Labial dystonia after facial and trigeminal neuropathy controlled with a maxillary splint

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Abstract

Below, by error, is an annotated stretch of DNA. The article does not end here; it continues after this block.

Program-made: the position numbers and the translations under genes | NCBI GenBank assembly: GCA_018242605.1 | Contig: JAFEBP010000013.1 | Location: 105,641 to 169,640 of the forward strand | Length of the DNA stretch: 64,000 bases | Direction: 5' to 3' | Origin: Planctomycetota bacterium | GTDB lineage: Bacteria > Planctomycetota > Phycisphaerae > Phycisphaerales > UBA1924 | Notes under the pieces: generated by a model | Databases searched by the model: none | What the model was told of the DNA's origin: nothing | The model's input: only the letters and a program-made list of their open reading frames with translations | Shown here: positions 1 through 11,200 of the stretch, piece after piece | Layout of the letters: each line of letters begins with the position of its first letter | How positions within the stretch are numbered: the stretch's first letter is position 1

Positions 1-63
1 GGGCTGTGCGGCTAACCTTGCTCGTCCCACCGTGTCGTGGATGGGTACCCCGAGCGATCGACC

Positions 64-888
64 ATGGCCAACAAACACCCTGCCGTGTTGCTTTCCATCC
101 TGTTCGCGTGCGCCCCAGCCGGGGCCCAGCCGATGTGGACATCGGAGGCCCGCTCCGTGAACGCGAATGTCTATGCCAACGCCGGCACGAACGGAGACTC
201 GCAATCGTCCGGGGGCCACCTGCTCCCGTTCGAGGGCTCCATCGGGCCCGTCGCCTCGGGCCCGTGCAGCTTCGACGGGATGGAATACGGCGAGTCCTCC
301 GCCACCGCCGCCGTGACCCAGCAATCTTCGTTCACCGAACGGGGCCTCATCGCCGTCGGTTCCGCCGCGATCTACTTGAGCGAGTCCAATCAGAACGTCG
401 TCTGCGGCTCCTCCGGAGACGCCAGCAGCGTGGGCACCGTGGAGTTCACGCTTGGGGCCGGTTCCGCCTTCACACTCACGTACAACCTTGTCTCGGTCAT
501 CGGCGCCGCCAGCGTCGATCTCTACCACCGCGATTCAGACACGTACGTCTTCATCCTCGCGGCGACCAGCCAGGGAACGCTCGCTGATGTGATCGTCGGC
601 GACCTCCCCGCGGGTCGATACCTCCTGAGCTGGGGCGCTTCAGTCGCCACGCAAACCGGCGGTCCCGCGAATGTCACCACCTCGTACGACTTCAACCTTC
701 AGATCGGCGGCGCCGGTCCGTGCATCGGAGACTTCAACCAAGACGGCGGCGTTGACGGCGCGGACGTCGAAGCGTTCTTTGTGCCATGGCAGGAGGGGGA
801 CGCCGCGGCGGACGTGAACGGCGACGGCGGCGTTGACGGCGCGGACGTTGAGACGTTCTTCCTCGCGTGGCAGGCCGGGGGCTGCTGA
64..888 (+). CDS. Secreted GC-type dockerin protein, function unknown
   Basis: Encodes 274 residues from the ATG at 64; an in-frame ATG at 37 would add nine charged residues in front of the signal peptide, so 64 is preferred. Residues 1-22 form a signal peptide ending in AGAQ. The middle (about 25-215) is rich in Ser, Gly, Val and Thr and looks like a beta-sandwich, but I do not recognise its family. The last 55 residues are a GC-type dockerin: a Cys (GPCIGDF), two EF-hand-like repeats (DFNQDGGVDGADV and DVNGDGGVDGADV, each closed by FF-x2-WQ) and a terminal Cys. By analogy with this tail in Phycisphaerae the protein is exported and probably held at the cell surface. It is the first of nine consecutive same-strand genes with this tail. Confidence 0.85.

A 27-year-old woman with bruxism suffered a spider bite (Loxosceles rufescens) on the left cheek that caused severe local cellulitis, facial palsy, and painful hyperesthesia over the two lower trigeminal nerve divisions. Facial but not trigeminal neuropathy improved, and she developed a labial dystonia that only corrected while pressing the right medial incisor. A specially designed maxillary splint that continuously pressed it suppressed both dystonia and related spontaneous firing of motor unit potentials in electromyography. Overstimulation of the contralateral trigeminal territory possibly compensated for the altered left trigeminal nerve input, balanced proprioceptive influences at the central inhibitory–excitatory circuitry, and controlled dystonia. © 2007 Movement Disorder Society

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